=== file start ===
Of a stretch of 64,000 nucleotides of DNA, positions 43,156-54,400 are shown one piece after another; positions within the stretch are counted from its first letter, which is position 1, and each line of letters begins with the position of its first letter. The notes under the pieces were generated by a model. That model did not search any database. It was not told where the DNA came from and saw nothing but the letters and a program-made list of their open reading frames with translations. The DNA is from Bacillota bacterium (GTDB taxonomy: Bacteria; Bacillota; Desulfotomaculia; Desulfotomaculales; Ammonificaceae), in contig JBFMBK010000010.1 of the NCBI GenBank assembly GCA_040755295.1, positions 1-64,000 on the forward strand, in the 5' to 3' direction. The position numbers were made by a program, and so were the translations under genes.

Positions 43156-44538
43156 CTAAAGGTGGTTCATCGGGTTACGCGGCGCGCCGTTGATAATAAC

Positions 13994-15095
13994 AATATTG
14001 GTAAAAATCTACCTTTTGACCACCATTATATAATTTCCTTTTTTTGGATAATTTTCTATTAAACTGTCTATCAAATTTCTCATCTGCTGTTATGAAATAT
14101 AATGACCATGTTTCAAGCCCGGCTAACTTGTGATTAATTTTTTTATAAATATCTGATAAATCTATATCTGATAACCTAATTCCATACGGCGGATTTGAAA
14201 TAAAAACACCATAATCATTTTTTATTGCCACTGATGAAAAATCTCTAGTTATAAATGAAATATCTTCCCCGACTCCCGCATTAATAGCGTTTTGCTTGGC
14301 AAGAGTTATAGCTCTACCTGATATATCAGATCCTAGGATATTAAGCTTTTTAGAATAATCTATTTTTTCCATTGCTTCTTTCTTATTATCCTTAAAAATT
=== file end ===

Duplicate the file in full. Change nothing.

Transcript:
Of a stretch of 64,000 nucleotides of DNA, positions 43,156-54,400 are shown one piece after another; positions within the stretch are counted from its first letter, which is position 1, and each line of letters begins with the position of its first letter. The notes under the pieces were generated by a model. That model did not search any database. It was not told where the DNA came from and saw nothing but the letters and a program-made list of their open reading frames with translations. The DNA is from Bacillota bacterium (GTDB taxonomy: Bacteria; Bacillota; Desulfotomaculia; Desulfotomaculales; Ammonificaceae), in contig JBFMBK010000010.1 of the NCBI GenBank assembly GCA_040755295.1, positions 1-64,000 on the forward strand, in the 5' to 3' direction. The position numbers were made by a program, and so were the translations under genes.

Positions 43156-44538
43156 CTAAAGGTGGTTCATCGGGTTACGCGGCGCGCCGTTGATAATAAC

Positions 13994-15095
13994 AATATTG
14001 GTAAAAATCTACCTTTTGACCACCATTATATAATTTCCTTTTTTTGGATAATTTTCTATTAAACTGTCTATCAAATTTCTCATCTGCTGTTATGAAATAT
14101 AATGACCATGTTTCAAGCCCGGCTAACTTGTGATTAATTTTTTTATAAATATCTGATAAATCTATATCTGATAACCTAATTCCATACGGCGGATTTGAAA
14201 TAAAAACACCATAATCATTTTTTATTGCCACTGATGAAAAATCTCTAGTTATAAATGAAATATCTTCCCCGACTCCCGCATTAATAGCGTTTTGCTTGGC
14301 AAGAGTTATAGCTCTACCTGATATATCAGATCCTAGGATATTAAGCTTTTTAGAATAATCTATTTTTTCCATTGCTTCTTTCTTATTATCCTTAAAAATT